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Environment

New Trails In Rancho Peñasquitos Help Preserve San Diego's Landscape

This image shows parts of the new trails in red, yellow and blue, which passes under Carmel Valley Road. Red shows part of the trail completed by park rangers and volunteers by late December. Yellow and blue sections were still in progress as of Dec. 28, 2014.
This image shows parts of the new trails in red, yellow and blue, which passes under Carmel Valley Road. Red shows part of the trail completed by park rangers and volunteers by late December. Yellow and blue sections were still in progress as of Dec. 28, 2014.
New Trails In Rancho Peñasquitos Help Preserve San Diego's Landscape
New Trails In Rancho Peñasquitos Help Preserve San Diego's Landscape
The new trails increase San Diegans' access to nature in Rancho Peñasquitos but also help preserve the region's sensitive habitats.

At Black Mountain Open Space Park, Rancho Peñasquitos resident Rod Simmons looks out over a new set of hiking and biking trails that he helped create.

"Every time I come out here, there’s people coming out here and they're just like, 'Oh, my God, I didn’t know this was here,' " the mountain biking enthusiast said.

For the past few months, Simmons worked with San Diego park rangers and nearly 200 volunteers to construct two new trails for around $5,000. The Lilac Canyon and Ahwee trails total 1½ miles, circle around Black Mountain and link to a network of trails that stretch to Del Mar.

Simmons, who chairs the Black Mountain Citizens Advisory Committee and sits on the Rancho Peñasquitos Planning Board, said the paths let San Diegans enjoy the area’s natural resources but are part of a program that actually helps preserve the area.

"Having a good trails plan, you can manage the traffic in the open space," he said. “If you didn’t have a plan, people would go — humans like to explore, and they’re gonna go in there and they’re gonna go everywhere. And their dog's gonna be off leash chasing critters and doing all sorts of things you don't want to happen."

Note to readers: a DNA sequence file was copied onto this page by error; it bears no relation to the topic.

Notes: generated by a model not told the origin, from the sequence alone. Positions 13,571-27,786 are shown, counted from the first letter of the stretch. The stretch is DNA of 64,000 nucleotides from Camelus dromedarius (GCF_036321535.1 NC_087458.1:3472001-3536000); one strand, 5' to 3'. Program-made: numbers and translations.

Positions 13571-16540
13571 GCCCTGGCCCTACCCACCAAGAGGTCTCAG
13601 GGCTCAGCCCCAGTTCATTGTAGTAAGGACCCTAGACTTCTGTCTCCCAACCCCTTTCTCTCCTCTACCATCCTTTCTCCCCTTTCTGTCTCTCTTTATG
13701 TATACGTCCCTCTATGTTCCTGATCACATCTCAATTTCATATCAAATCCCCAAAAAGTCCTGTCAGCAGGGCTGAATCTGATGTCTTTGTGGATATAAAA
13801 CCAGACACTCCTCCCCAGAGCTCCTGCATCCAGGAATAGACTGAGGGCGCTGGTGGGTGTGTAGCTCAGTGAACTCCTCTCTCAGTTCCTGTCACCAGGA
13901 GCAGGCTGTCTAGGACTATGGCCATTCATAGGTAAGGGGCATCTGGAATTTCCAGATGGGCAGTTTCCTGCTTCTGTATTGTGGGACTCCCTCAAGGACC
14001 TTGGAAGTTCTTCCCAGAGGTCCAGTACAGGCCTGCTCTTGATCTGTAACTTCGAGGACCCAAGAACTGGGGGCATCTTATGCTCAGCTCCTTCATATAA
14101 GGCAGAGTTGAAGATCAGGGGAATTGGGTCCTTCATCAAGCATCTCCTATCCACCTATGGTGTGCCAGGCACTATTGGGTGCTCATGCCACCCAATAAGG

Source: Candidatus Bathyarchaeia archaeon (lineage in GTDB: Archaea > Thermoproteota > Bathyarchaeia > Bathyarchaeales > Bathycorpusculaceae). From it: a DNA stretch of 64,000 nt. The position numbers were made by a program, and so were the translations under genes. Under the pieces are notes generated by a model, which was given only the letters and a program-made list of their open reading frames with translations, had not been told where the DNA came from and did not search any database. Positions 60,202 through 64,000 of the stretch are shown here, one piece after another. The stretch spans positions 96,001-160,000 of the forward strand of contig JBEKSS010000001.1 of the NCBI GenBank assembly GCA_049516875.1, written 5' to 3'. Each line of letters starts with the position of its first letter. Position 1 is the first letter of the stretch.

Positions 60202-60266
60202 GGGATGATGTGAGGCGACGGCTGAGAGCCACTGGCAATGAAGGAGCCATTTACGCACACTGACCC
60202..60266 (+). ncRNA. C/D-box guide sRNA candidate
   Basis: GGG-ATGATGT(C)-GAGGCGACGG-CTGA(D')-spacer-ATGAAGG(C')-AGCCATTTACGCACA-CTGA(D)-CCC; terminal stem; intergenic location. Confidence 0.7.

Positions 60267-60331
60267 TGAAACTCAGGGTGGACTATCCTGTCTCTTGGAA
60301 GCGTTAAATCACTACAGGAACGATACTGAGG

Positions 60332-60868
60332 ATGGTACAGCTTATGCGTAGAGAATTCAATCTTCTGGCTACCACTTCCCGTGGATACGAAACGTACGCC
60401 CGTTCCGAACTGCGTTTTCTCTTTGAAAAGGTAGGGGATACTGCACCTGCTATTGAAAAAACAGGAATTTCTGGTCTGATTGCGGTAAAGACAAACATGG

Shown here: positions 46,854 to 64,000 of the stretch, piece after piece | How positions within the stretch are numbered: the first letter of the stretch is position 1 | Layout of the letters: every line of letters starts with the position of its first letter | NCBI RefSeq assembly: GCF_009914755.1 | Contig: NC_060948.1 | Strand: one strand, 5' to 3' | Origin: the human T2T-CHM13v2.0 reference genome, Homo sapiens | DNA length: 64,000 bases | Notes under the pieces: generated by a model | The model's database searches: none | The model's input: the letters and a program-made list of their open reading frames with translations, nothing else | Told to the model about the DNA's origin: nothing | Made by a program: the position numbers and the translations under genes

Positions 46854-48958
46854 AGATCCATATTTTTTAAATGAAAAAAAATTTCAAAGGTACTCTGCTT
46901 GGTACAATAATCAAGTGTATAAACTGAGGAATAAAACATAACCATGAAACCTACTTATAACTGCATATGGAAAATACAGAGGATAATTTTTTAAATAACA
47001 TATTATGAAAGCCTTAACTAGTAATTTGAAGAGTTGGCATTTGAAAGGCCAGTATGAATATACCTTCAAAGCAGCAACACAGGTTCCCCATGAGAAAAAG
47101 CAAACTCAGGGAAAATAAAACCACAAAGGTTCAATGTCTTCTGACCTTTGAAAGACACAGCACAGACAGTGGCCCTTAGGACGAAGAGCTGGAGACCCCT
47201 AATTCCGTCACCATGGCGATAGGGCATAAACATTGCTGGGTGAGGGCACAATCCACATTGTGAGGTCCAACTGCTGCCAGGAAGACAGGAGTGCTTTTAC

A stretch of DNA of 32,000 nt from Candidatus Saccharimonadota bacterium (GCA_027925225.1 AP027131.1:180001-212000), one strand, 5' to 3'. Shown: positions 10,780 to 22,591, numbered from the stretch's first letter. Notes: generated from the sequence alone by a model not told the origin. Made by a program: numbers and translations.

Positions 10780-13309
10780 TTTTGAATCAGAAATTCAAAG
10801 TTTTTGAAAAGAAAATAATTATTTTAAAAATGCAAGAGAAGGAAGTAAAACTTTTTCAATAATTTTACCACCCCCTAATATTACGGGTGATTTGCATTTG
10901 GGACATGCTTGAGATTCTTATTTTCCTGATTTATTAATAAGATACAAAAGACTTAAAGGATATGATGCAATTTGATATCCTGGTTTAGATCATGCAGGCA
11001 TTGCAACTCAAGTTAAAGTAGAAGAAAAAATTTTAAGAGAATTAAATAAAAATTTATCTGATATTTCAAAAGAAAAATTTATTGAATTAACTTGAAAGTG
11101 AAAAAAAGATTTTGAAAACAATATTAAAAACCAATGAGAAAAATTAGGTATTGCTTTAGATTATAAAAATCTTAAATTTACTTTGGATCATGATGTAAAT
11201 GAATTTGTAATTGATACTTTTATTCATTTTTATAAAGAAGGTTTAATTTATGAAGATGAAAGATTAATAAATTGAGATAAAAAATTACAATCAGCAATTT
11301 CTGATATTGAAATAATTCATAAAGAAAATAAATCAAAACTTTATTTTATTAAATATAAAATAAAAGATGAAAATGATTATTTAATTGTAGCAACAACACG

A few minutes later, a volunteer botanist for the San Diego Natural History Museum pedaled up on his mountain bike to conduct a regular survey of the area's plants. Jerry Green said he explored the paths when they were first completed last month to make sure they didn't disrupt any sensitive vegetation.

"So I'm looking for are there other new plants or endangered plants along the trail — there's not, it's perfectly OK," Green told Simmons.

Not everyone follows those rules, he said.

"But we had Boy Scouts put in trails right through really endangered species areas because no one knew," Green said.

Volunteer botanist Jerry Green speaks to Rod Simmons, who helped construct new trails at Black Mountain Open Space Park in Rancho Peñasquitos, March 30, 2015.
Tarryn Mento
Volunteer botanist Jerry Green speaks to Rod Simmons, who helped construct new trails at Black Mountain Open Space Park in Rancho Peñasquitos, March 30, 2015.

He was exploring the trails that day, camera in tow, searching for the seed pod of a chocolate lily.

The trail upgrades were part of the Black Mountain Open Space Natural Resource Management Plan, which took about five years to approve, Simmons said. San Diego City Councilman Mark Kersey, who represents Rancho Peñasquitos, officially opened the trails at a ribbon-cutting ceremony on Saturday.

Chris Zirkle, deputy director of the city Park and Recreation's Open Space Division, said it's the first city-sponsored trail since the Camino Ruiz in 2010.

"But other trails have been built by developers," Zirkle said.

Still, he said the most significant aspect of the new trail was the large number of community members who contributed.

Zirkle said the city will next take up the Carmel Mountain/Del Mar Mesa Natural Resources Management Plan, which includes a trail system.

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